By the way, even if that biography does not draw a link between an abortion and a view about abortion, it is full of speculative stuff that is very similar. I suppose biographers are tempted to do this: "because she experienced X, she did Y in later life". It glosses over the fact that so many others experienced the same things and concluded differently. It also ignores all the X1, X2, X3 that did not lead to Y1, Y2, Y3. And, it never mentions all the people who did not experience X, but did Y anyway. 

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aleph1 and posters - I find the video as uncomfortable emotionally- just like a lunch room video in a Perdue chicken processing plant, or a private party of funeral directors.  But what is the underlying pertinent question that we use to inform our moral choices?

 

What is life?  No, a jellyfish qualifies there.  What is conscious life?  No, higher organisms qualify and fetuses do not.  What is human life?  There you are.  I will not answer now, only point out that, that is the issue.  To what if any form of human life do you owe the promise not to initiate force/fraud, and for what reason?

 

PS - anyone else in favor of asking posters to stop bringing in side issues that are not directly related to the original premises?  Ms. Rand's experience or not with reproduction has nothing to do with the philosophical issues here.

Edited by jacassidy2

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aleph1 and posters - I find the video as uncomfortable emotionally- just like a lunch room video in a Perdue chicken processing plant, or a private party of funeral directors.  But what is the underlying pertinent question that we use to inform our moral choices?

 

What is life?  No, a jellyfish qualifies there.  What is conscious life?  No, higher organisms qualify and fetuses do not.  What is human life?  There you are.  I will not answer now, only point out that, that is the issue.  To what if any form of human life do you owe the promise not to initiate force/fraud, and for what reason?

 

PS - anyone else in favor of asking posters to stop bringing in side issues that are not directly related to the original premises?  Ms. Rand's experience or not with reproduction has nothing to do with the philosophical issues here.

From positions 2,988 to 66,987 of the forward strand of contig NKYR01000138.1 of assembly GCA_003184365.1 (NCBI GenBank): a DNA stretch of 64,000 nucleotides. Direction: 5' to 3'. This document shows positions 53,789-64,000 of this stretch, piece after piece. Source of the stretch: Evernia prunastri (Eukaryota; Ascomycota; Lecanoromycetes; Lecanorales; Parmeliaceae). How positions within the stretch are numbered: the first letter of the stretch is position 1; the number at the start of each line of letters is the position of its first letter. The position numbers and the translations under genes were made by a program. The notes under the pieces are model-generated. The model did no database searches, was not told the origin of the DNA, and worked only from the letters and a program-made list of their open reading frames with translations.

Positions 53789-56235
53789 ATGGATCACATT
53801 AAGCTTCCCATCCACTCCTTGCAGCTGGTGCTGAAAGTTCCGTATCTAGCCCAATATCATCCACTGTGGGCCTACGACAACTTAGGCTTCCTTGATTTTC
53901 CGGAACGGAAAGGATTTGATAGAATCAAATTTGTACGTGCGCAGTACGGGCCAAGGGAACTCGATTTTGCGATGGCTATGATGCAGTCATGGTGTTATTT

I was the main poster who made a big deal about that side issue. I can sympathize with wanting to keep the discussion focused, but if someone makes a claim like that on an Objectivist forum then obviously they are going to be challenged pretty vigorously. Rand is a value to most Objectivists, not just in her abstract ideas but in her personal character.

 

I agree that the issue should just be completely dropped at this point, though.

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[A fetus] has value in the same way other human beings have value.

Yes.

The new baby is certainly not more rational after cutting the umbilical. It doesn't gain life when cutting the umbilical.

Also completely true. It's not really about whether or not a fetus is conscious; it's about the mother.

The unborn has value as an end in itself.

To whom and for what? The value I place on a person depends on how they influence my life.

Imagine you were in a Saw movie and someone had kidnapped you, poisoned you, sewn the antidote into a random stranger's chest and then left you in the same room together. If your own life and happiness is your goal then it's completely moral for you to kill them in order to secure it. And if your survival wasn't on the line, but just your capacity to do what you love most with your life, it would still be moral. And if it wasn't your entire life or your love of it that was at stake, but just eighteen years of it, it would still be moral.

Does this make it moral for parents to kill their children at any age? No - because it's not even close to necessary, once the umbilical gets cut. If you had a six-year-old kid and suddenly realized that you'd made a mistake, murder would still be murder (because it's unnecessary and senseless); the moral thing would be to kick them out of the house.